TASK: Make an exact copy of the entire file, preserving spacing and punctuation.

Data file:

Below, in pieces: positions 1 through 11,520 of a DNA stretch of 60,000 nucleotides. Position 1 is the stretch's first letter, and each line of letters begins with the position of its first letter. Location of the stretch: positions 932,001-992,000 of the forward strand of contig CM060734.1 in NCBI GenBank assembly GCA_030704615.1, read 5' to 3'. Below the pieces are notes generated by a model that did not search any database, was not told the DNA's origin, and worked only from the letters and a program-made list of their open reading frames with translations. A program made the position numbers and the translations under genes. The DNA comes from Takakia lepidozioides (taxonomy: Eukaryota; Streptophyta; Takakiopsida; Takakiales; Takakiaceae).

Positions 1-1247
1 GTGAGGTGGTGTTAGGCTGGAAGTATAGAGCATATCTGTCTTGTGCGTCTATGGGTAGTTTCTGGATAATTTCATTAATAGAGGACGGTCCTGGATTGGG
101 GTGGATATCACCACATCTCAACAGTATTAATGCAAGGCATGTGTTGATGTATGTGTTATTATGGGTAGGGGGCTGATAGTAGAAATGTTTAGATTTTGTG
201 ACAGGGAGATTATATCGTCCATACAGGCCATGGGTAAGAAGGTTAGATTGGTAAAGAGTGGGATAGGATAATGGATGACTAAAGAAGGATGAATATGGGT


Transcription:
Below, in pieces: positions 1 through 11,520 of a DNA stretch of 60,000 nucleotides. Position 1 is the stretch's first letter, and each line of letters begins with the position of its first letter. Location of the stretch: positions 932,001-992,000 of the forward strand of contig CM060734.1 in NCBI GenBank assembly GCA_030704615.1, read 5' to 3'. Below the pieces are notes generated by a model that did not search any database, was not told the DNA's origin, and worked only from the letters and a program-made list of their open reading frames with translations. A program made the position numbers and the translations under genes. The DNA comes from Takakia lepidozioides (taxonomy: Eukaryota; Streptophyta; Takakiopsida; Takakiales; Takakiaceae).

Positions 1-1247
1 GTGAGGTGGTGTTAGGCTGGAAGTATAGAGCATATCTGTCTTGTGCGTCTATGGGTAGTTTCTGGATAATTTCATTAATAGAGGACGGTCCTGGATTGGG
101 GTGGATATCACCACATCTCAACAGTATTAATGCAAGGCATGTGTTGATGTATGTGTTATTATGGGTAGGGGGCTGATAGTAGAAATGTTTAGATTTTGTG
201 ACAGGGAGATTATATCGTCCATACAGGCCATGGGTAAGAAGGTTAGATTGGTAAAGAGTGGGATAGGATAATGGATGACTAAAGAAGGATGAATATGGGT